Serverless Vendor Lock-In

Serverless Vendor Lock-In is not what it seems. You are locked in to APIs, not functions. But in most cases, you are freer than you used to be. Friday, February 15, 2019

When people start talking about serverless lock-in, they are concerned about the portability of functions (FaaS). But that is a completely inadequate assessment of the problem. Functions are the core of serverless architecture and are the glue connecting the services of your cloud provider together combining a serverless solution. You should assess portability as a whole and then correctly evaluate the real need for it.

You Lock On API Not Functions

Functions can be migrated quite easily to any platform you like. Easily comparing to dependency to other services (API) you use, which are cloud specific.

When you chose your cloud provider, you should do it carefully. You provider should be:

  • Wildly used and reliable.
  • Constantly lowering their prices.
  • Long history of managing legacy services.

Such a provider is definitely AWS. If you chose your provider carefully, are you planning to leave it?

Lock-in is mostly in services you use. Not so much on functions. You can move functions to containers or EC2. You do not have to change a lot of code. But you will still use the same services of your cloud provider.

There are tendencies to build a uniform and open source solution for serverless like OpenWhisk, originated by IBM and joined by Red Hat, Adobe, and others. It allows enterprises to spin up their own functions service. There is a project, CloudEvents, a specification for describing event data in a common way independent of the cloud provider. And there are Fission and Knative, open source solutions for serverless based on Kubernetes. But as I said before, the major problem is not of compatibility of functions.

Serverless vendor lock-in is really lock-in to provider services API not lock-in to functions
Do you need temporary or permanent help on your project?

Are You Currently Lock-In Free?

Isn't locking to your current infrastructure, your platform choices (Oracle?), and operational team a bigger lock-in?

Serverless lock-in means you are free from your legacy infrastructure, expensive platform choices (Oracle?), and operational team

But what is locked-in anyway. Are we ever free? Are we free when we build everything from scratch with a "free" open source solution? Are we free then? Or are we just more locked-in to our own solution that we hardly manage and depending on a few people that can leave our organization at any time?

Do Not Build a Service Agnostic Solution

One approach for mitigating the danger of a lock-in would be abstracting your architecture so that it can be adapted to different cloud providers. And you can only use features that are the smallest common denominator of cloud providers you want to support. Do not do that! This will over-bloat and complicate your solution. There is a good chance that you will not need that (YAGNI). You will overengineer your service, make it complicated, and chunky. So, you will lose the key benefit of serverless, which should be composed from slim and simple microservices.

Do not build a service agnostic solution with serverless to be lock-free

The Need to Rewrite Software

You fear that you will have to rewrite your software because of a vendor lock-in to your cloud provider? There is more chance that you will have to rewrite your software because the language, the libraries, the tools, and the framework you freely chose, became obsolete. But not just that. Your business requirements may change. Well not "might." We are living in a world of constant changes and we have to adapt. And your solution must adapt to these changing business requirements. If you are still not writing code in "evergreen" Cobol, you probably rewrite your software every 10 years. It is more likely you will have to rewrite software because of that, and not because AWS will become too expensive. And with serverless, you become more agile and you easily adapt to business changes.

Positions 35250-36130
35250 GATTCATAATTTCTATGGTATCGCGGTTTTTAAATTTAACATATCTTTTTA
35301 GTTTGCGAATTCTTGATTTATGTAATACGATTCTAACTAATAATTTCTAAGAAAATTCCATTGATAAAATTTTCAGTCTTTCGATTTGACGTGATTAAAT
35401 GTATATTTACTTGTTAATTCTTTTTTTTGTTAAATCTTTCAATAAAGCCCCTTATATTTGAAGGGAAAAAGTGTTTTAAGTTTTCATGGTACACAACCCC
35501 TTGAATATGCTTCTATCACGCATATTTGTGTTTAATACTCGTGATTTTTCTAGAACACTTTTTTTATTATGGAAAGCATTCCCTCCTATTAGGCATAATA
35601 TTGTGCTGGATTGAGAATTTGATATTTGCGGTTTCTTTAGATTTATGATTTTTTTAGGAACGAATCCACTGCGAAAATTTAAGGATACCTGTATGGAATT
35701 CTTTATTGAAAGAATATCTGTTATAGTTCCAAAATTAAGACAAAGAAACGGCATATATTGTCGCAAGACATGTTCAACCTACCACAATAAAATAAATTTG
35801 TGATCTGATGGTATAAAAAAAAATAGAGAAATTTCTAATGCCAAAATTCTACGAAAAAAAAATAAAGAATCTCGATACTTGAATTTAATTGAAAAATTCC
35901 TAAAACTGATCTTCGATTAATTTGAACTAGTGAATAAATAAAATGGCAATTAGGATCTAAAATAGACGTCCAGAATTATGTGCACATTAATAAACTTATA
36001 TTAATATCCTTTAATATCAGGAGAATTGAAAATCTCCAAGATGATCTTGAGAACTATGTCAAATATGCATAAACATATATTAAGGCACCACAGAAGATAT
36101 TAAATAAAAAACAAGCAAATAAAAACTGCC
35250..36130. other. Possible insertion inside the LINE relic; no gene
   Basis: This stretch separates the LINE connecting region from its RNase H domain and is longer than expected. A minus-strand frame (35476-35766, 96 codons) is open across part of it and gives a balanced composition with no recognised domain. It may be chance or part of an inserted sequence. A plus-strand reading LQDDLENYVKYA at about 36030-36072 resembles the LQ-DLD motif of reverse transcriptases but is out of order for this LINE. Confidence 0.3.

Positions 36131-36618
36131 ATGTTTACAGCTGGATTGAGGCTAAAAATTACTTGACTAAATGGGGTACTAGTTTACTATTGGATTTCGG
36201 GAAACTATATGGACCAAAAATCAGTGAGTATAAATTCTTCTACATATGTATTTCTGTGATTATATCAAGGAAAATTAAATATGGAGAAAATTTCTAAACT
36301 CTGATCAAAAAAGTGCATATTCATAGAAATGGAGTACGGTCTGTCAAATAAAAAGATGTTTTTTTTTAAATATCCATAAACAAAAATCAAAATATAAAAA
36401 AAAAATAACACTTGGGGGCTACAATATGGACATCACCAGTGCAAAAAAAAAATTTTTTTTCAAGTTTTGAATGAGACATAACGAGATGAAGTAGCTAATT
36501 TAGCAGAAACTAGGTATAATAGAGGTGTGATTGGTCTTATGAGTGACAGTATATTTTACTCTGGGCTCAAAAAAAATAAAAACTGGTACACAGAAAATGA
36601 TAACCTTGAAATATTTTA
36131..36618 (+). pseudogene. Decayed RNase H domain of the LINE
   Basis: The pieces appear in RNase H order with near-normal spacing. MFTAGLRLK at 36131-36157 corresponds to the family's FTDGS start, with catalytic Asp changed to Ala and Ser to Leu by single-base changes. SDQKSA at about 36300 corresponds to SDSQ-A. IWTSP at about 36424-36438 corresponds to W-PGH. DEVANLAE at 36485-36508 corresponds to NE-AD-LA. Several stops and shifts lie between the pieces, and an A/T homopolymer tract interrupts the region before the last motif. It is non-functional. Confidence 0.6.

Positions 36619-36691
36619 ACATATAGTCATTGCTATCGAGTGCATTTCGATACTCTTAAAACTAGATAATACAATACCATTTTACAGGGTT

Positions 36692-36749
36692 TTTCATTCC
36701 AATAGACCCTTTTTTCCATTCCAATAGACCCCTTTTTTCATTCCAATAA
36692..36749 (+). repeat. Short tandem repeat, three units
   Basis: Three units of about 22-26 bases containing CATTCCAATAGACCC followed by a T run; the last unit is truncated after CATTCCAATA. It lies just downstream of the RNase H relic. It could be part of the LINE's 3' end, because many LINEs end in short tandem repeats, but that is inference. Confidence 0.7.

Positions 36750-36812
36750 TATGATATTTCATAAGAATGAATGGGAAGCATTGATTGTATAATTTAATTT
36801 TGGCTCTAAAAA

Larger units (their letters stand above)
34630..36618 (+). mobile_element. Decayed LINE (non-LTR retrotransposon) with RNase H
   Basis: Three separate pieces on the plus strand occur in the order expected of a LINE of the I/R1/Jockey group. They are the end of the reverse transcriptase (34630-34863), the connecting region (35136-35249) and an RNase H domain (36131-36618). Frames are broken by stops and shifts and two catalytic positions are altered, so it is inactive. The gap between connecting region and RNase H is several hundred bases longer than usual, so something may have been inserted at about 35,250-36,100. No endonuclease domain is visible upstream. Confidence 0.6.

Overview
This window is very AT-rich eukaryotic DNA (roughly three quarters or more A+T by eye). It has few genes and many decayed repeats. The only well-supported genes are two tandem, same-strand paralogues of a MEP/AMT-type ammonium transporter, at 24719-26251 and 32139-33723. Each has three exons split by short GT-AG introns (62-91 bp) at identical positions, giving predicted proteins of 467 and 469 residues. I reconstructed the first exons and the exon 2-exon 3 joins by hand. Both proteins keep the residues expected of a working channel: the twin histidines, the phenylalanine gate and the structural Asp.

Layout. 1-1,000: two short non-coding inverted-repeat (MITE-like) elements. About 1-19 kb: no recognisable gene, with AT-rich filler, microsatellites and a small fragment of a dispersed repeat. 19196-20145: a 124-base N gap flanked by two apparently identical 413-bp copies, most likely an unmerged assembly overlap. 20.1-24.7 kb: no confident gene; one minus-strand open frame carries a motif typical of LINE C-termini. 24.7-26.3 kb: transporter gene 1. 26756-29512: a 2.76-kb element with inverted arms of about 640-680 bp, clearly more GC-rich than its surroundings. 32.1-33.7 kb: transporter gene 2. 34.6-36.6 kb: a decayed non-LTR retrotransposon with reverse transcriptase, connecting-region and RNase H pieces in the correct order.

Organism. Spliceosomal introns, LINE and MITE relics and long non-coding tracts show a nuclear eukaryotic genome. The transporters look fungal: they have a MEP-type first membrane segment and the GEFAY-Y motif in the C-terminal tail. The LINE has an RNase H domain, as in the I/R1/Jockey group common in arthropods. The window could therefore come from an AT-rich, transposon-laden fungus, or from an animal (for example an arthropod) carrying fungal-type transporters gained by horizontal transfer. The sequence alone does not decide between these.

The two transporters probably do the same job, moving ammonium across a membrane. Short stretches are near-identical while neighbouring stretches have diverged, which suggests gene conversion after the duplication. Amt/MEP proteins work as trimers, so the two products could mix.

You Pay for What You Use

Serverless provides payment only for what you use. No long-term contract (like Oracle), no obligations, and no upfront payment. You do not know how your business will go, so why pay upfront or commit to solutions you do not know will fit your future. Isn't this the ultimate solution for your business risk assessment and ultimately lock-free?

Pay for what you use and becoming more agile is serverless ulimate key to the freedom. This is lock-in to freedom!

Microservices Are the Answer

Serverless solutions should be built as microservices — small and autonomous. That means you can change, optimize, scale, move, or transform each microservice autonomously. So, if your serverless solution in one part became too expensive or unfit to serverless architecture, just transform it. You can also move it to other cloud providers if you wanted to. Same goes if you want to move a serverless system to traditional. It is much easier to migrate than vice versa. So serverless is always the safest bet.

Final Point

I know this blog is written one-sided and that there are legitimate concerns about vendor lock-in, but they are greatly overblown. It is mostly just a fear of not controlling everything, especially parts that are new to you, that you did not get enough opportunity to get comfortable with. So be openminded and view the problem for its greatest perspective. There are valid reasons not to build a serverless solution, but they are mostly technical.

With serverless, you are lowering operations and are able to concentrate on things that bring you money and joy. Your company becomes more agile and can easer adapt to changes. Isn't that the synonym of freedom?

With serverless, you are lowering operations and are able to concentrate on things that bring you money and joy